“The Walmart store in Pico Rivera has been a valuable contributor to our local economy. However, as a massively profitable company like Walmart knows, for a vibrant economy to grow, people need a steady paycheck,” said Pico Rivera Mayor Gregory Salcido. “That’s why I’m urging Walmart to reinstate the 530 employees it laid off as soon as the store reopens. These families are an important part of our community and our economy. I’m hopeful that by working together, we can help our businesses and our families thrive.”

“Punishing workers by denying them a livelihood in this fashion isn’t only legally wrong; it’s morally wrong,” said Rabbi Jonathan Klein, Executive Director of Clergy and Laity United for Economic Justice. “Brave workers entitled to a better life for their families now face spirit- and body-crushing stress because of Walmart’s unconscionable choice. We cannot let such injustices prevail. We must hear the voices of those fighting for what is right.”

Walmart Workers Protest Store Closures, Retaliation

WM CEO ProtestOn August 24, Walmart workers and supports protested outside of the Walmart store in Oakland, Calif., where Walmart CEO Doug McMillon was expected to be making a store visit. While McMillon never showed up, the protestors called on him to stop retaliation against workers who speak out about low wages and unfair working conditions at Walmart. The workers involved in the protest included some from the Pico Rivera store – one of five stores that Walmart abruptly closed last April for alleged “plumbing problems,” laying off more than 2,000 workers with just hours’ notice.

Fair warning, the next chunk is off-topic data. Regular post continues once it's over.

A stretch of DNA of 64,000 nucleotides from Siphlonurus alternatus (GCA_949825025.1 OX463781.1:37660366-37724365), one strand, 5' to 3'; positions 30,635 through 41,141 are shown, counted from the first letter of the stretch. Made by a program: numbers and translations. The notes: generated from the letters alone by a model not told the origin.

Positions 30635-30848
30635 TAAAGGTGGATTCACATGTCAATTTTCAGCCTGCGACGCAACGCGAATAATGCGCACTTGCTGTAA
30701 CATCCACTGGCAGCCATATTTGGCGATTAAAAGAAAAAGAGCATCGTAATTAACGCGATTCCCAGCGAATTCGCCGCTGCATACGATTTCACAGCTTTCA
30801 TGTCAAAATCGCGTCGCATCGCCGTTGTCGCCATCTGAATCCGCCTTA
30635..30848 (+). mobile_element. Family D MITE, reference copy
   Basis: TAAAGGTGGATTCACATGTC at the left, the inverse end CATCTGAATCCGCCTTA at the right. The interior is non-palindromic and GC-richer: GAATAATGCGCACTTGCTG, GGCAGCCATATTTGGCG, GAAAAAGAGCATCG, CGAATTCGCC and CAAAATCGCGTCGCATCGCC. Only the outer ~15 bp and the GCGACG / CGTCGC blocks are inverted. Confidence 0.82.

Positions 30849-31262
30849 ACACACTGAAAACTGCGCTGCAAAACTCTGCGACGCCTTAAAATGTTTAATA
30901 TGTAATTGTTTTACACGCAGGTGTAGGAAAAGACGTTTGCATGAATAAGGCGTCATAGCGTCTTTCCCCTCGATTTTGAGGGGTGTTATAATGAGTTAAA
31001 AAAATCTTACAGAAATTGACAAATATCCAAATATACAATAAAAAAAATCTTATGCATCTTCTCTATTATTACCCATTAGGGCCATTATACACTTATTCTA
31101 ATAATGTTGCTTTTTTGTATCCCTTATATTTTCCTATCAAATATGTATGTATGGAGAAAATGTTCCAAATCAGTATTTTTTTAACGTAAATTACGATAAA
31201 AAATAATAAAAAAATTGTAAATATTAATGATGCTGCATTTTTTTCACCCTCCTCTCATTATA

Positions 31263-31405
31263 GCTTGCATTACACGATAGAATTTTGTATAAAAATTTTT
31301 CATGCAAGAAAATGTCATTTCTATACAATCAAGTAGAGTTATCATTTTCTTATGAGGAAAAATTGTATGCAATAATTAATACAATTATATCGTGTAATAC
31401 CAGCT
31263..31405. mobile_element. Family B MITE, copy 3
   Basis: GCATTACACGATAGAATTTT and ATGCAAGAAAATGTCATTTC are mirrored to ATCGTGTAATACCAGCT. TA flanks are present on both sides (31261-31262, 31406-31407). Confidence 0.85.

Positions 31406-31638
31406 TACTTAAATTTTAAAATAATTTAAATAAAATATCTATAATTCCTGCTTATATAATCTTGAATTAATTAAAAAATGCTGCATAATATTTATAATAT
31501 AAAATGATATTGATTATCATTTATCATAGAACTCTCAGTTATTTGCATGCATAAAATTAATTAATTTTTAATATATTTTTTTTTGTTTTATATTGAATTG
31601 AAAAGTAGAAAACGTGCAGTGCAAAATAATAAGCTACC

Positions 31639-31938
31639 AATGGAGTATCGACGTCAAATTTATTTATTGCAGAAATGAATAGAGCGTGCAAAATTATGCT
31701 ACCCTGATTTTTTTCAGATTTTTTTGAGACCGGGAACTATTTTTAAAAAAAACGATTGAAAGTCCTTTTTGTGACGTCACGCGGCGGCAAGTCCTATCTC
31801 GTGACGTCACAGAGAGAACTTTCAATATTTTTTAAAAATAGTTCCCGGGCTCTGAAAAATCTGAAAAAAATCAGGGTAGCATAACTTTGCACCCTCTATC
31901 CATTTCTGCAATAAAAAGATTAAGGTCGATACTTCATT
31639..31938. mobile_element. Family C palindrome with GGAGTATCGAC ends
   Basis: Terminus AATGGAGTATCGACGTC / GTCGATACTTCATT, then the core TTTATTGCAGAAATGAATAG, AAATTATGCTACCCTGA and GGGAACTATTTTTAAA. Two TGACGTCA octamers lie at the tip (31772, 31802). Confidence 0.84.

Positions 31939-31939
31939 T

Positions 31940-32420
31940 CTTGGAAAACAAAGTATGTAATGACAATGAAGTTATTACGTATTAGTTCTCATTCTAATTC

Denise Barlage, who worked at the now closed Pico Rivera, Calif., store said, “We need reinstatement of all Pico workers. I told the manager, I’m sure you’re a nice guy, but you should never feel that you can’t be downsized as well.”

Margaret Hooten who works at the Placerville, Calif., Walmart store said, “I support unjustly fired people. I’m not going away.”

The Pico Rivera, Calif., store that Walmart closed was one of the most vocal in the fight for $15/hr and respect on the job. It was the first store to ever go on strike back in 2012. More recently, workers from that store held sit-down strikes and even participated in civil disobedience.